The opening few, seraphic notes of Waterfall are misleading. After a few seconds all peace is dispelled by floor-quaking subs and snares that crack like smashed glass. It is a message of intent. And a pattern which is continued throughout this challenging and often infuriating EP.
Instead of blissed out ambient collages a la Kings and Them - or pretty much anything Evian Christ aka the man born Joshua Leary has made previously - are coarse and disjointed beats, which change just as they threaten to form a listenable shape. His beats now demand centre stage. Gone are the rap bits and the hypnagogic refrains, yet the syncopated, trappy hooks are pushed to the top of the mix.
There are numerous EBM style 'drops' and teasing builds which never quite take the music in a satisfying direction. Waterfall contains many interesting passages yet few are sustained for any length of time. The middle brace of tracks 'Propeller' and 'Fuck Idol' make no concessions to a listener, and the remainder of the EP sounds like easy listening by comparison. They almost come across as demos for an artist trialling a more brutalist beat-heavy style. The main similarity with his previous work is that is is still dark: the presiding tone is one of aggression, of outright malcontent.
Whereas in the past Leary's tracks simmered away, now they combust. In seconds. Leary has cited Pete Swanson and Vatican Shadow as touchstones for his new sound, after catching their respective live shows in the past year. These influences can be detected in the newly confrontational and abrasive approach of the EP. But Leary's creations feature a precision in wholly absent in the aforementioned noiseniks. Despite this, Waterfall is unquestionably 'body music', in that its force is almost physical. Its sound design acts like an imperative to the body - to do something. This, perhaps, is where the similarities between these acts lie. The EP also contains a few moments of industrial-style noise, and its refusal to adhere to expectations of melody or structure place it in a similarly punky aesthetic.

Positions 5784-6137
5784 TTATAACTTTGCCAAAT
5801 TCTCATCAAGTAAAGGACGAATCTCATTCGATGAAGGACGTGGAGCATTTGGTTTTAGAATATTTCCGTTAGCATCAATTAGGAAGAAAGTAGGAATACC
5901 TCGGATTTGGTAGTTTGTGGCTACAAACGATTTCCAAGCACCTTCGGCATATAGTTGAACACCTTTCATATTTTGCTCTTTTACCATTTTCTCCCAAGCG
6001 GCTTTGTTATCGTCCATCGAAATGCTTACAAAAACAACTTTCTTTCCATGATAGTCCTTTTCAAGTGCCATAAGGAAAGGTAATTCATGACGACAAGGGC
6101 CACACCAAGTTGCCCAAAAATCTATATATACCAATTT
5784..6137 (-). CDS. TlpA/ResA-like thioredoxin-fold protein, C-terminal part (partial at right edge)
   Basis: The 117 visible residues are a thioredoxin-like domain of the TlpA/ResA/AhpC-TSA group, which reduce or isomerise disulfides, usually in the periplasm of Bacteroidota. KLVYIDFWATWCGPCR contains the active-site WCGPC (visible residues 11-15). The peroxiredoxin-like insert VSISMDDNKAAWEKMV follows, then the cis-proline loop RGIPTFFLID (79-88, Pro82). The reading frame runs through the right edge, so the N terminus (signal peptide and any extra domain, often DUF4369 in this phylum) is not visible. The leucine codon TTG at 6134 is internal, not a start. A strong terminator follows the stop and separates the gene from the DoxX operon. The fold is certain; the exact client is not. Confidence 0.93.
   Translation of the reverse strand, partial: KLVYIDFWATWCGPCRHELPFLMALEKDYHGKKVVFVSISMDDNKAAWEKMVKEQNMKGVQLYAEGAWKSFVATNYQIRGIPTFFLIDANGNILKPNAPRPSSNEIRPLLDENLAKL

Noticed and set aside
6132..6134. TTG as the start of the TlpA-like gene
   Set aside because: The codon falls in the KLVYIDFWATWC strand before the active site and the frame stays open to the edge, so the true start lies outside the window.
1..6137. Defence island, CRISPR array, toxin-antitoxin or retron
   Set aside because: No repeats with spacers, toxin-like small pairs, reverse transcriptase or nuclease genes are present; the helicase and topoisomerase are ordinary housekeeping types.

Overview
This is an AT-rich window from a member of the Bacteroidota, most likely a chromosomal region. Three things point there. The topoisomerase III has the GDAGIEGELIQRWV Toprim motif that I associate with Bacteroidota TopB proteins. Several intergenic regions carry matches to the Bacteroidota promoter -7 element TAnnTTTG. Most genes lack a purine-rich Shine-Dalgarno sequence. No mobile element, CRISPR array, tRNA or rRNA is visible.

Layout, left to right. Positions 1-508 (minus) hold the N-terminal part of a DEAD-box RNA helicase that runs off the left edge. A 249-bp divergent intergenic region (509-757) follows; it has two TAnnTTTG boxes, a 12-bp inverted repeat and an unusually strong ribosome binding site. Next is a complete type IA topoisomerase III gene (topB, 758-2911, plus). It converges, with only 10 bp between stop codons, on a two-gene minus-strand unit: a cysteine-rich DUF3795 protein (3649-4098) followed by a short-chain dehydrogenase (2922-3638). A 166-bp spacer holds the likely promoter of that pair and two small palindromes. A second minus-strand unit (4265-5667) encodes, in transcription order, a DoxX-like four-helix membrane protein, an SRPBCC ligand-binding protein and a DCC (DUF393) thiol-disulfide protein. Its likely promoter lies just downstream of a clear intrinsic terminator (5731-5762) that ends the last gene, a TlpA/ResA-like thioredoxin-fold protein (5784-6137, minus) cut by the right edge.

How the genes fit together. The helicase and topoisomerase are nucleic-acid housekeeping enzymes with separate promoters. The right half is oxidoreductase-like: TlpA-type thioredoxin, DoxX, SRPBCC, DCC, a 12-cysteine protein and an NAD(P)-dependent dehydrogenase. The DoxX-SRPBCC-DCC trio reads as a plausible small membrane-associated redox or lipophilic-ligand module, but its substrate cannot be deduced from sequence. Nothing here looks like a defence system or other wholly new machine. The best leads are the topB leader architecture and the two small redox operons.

Most of Waterfall, however, scans as an adrenalin-filled, dystopian take on pop music. It's loud, brash and demands your attention. Indebted to dancehall and grime, its rhythms confound and delight in equal measure. Noise, trap and footwork are other generic markers that rear their head, as if to spite the critic trying to pin down what, exactly, this music is. Leary's production skill cannot be faulted, each colossal sub hit seems calculated to hit in the solar plexus, and there is a scope and a clarity to tracks such as 'Waterfall'; which manage to bring a vastly divergent sound palette under control. Just.
My main gripe is that this record seems like the work of a man purposely trying to produce bangers. Save for 'Waterfall' and a few other brief moments, this collection of tracks lacks the subtle and dark textures for which Evian Christ is known. It would, admittedly, sound better in a club - and a heavy touring schedule may have resulted in Leary looking for specific material to play out. To create a specific effect. Or it may me the Kanye influence. Either way, Waterfall shows Leary willing to push his own limitations and for that he should be applauded. To demand a young producer to play it safe so early in his career is like wishing Radiohead just kept producing The Bends ad nauseum. This won't be Evian Christ's greatest moment, but it could be a crucial stepping stone.
6Tim Peyton's Score